News  •  Regulation

Commissioner Claims CFTC Can Intervene in Bitcoin Markets

| Published on November 18, 2014 at 17:25 BST

A commissioner at the Commodity Futures Trading Commission (CFTC) has asserted the agency has the authority to take enforcement actions against price manipulation in bitcoin markets.

Commissioner Mark Wetjen made the remarks at a bitcoin conference held at Bloomberg in New York on Monday.

When asked if the CFTC has the authority to become intervene in such an event, he said:

“It has not been tested, but I do believe we have the authority because bitcoin, by I think a very rational reading of our statute, classifies as a commodity and the definition of a commodity under the Commodity Exchange Act."

He added that this gives the regulating body the authority to bring enforcement on any type of manipulative activity, thereby broadening the reach of how a commodity can be defined.

Wetjen also recently spoke out in favour of flexible bitcoin regulation, saying digital currency has become important to the CFTC because bitcoin-accepting merchants have expressed the need to hedge exposures to fluctuations in its value.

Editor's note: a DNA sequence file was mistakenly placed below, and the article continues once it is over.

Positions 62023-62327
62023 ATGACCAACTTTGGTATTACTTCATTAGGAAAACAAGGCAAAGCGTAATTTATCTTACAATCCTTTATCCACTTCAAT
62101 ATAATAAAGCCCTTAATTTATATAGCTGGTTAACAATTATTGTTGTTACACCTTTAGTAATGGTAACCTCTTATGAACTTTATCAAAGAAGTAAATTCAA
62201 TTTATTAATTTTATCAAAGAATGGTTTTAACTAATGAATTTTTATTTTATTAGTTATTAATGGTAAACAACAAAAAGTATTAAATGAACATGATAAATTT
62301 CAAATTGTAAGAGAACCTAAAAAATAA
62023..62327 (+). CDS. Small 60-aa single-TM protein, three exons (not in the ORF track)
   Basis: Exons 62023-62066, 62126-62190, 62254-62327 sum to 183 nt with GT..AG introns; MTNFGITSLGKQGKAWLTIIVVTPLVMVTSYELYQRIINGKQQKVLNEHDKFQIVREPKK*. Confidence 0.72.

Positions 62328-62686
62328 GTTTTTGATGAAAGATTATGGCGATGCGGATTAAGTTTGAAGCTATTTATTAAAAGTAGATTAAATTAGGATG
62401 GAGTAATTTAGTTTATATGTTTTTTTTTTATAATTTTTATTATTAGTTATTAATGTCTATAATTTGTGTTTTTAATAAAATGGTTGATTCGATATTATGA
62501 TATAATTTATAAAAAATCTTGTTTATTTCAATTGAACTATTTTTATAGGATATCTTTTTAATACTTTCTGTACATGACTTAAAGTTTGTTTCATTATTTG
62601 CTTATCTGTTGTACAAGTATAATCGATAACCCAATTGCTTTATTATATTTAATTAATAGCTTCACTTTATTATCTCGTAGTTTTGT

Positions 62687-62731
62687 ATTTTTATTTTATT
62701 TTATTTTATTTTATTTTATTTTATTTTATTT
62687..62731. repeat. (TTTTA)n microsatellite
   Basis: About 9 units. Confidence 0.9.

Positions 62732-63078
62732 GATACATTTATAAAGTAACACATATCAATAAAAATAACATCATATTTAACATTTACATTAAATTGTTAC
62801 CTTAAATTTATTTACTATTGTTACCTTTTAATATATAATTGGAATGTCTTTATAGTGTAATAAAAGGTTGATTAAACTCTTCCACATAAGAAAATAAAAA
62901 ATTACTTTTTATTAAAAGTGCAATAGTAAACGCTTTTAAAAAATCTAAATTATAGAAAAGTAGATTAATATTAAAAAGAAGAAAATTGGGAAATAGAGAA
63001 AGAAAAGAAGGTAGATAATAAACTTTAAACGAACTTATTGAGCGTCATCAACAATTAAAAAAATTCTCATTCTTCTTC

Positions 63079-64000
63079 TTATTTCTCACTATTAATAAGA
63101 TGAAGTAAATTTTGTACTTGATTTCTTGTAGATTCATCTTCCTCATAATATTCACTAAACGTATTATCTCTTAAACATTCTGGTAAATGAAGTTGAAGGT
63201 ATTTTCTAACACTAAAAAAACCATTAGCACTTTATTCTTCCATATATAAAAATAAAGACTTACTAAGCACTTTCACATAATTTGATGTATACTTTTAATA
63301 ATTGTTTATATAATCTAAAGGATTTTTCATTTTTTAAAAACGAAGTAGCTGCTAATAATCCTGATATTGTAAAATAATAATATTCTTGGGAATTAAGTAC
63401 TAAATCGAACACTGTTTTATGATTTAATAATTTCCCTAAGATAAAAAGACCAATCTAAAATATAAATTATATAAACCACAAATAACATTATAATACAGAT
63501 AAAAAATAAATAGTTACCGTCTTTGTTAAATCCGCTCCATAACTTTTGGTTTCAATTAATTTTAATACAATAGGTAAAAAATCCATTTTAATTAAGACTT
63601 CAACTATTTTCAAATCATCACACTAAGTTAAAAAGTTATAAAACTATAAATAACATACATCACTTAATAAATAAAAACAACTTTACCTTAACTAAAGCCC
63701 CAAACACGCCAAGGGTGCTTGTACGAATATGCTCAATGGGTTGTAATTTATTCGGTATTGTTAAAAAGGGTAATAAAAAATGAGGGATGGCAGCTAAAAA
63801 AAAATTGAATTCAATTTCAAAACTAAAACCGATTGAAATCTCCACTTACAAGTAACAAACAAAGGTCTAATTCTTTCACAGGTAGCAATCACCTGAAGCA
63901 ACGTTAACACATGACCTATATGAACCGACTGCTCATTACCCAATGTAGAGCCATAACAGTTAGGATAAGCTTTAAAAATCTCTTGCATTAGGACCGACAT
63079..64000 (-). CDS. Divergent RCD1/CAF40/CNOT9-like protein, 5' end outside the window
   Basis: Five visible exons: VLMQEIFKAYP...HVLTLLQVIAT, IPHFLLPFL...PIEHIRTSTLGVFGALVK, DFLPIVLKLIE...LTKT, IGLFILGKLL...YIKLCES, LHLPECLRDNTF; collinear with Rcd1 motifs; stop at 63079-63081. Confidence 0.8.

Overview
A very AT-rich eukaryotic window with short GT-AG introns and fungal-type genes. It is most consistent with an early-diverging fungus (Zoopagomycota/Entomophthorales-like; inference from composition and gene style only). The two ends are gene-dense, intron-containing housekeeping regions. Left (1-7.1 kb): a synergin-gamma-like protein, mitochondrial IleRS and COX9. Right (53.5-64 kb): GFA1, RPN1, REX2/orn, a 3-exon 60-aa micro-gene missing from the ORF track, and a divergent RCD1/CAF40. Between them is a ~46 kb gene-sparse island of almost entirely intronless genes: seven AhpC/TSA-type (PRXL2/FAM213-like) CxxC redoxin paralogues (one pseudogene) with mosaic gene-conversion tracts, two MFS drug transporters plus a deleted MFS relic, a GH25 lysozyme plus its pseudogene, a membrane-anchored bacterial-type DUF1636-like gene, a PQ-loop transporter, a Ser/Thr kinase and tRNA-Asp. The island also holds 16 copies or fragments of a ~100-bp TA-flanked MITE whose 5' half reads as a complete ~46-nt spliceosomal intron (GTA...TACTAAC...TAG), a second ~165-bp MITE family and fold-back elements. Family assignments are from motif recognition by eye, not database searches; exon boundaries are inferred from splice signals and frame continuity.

Interpreting its policies

The CFTC does not have a “special focus” on bitcoin and it is currently looking at the rule set and understanding bitcoin-related regulatory obligations, as it does with all asset classes.

Bitcoin has created a number of interesting challenges for the CFTC, he said, chief among them being the way it monitors exchanges or swap exchange facilities required to abide by certain surveillance obligations.

“It hasn’t really up until now required us to rethink the policies themselves," he said. "It’s more an issue around interpretation and understanding.”

The agency notably approved the first regulated financial instrument tied to bitcoin in the US, when it gave the greenlight to swap execution facility TeraExchange to launch USD/BTC swaps on its platform in September.

Approaching regulation

The Bloomberg panel on which he spoke discussed a range of issues, including New York's BitLicense proposal, reputational risk associated with bitcoin, negative publicity and overall lack of understanding of cryptocurrencies.

Jennifer Shasky Calvery, director of the US Treasury Department’s Financial Crimes Enforcement Network, welcomed regulatory efforts launched by the New York State Department of Financial Services (NYDFS), saying the whole process has been “open and iterative” and that it would be good to have sensible but strong regulation at the state level.

“I am heartened by the fact that we have a state like New York, and other states, that are issuing licenses and trying to think through some of the issues,” she said.

Tanaya Macheel contributed reporting.

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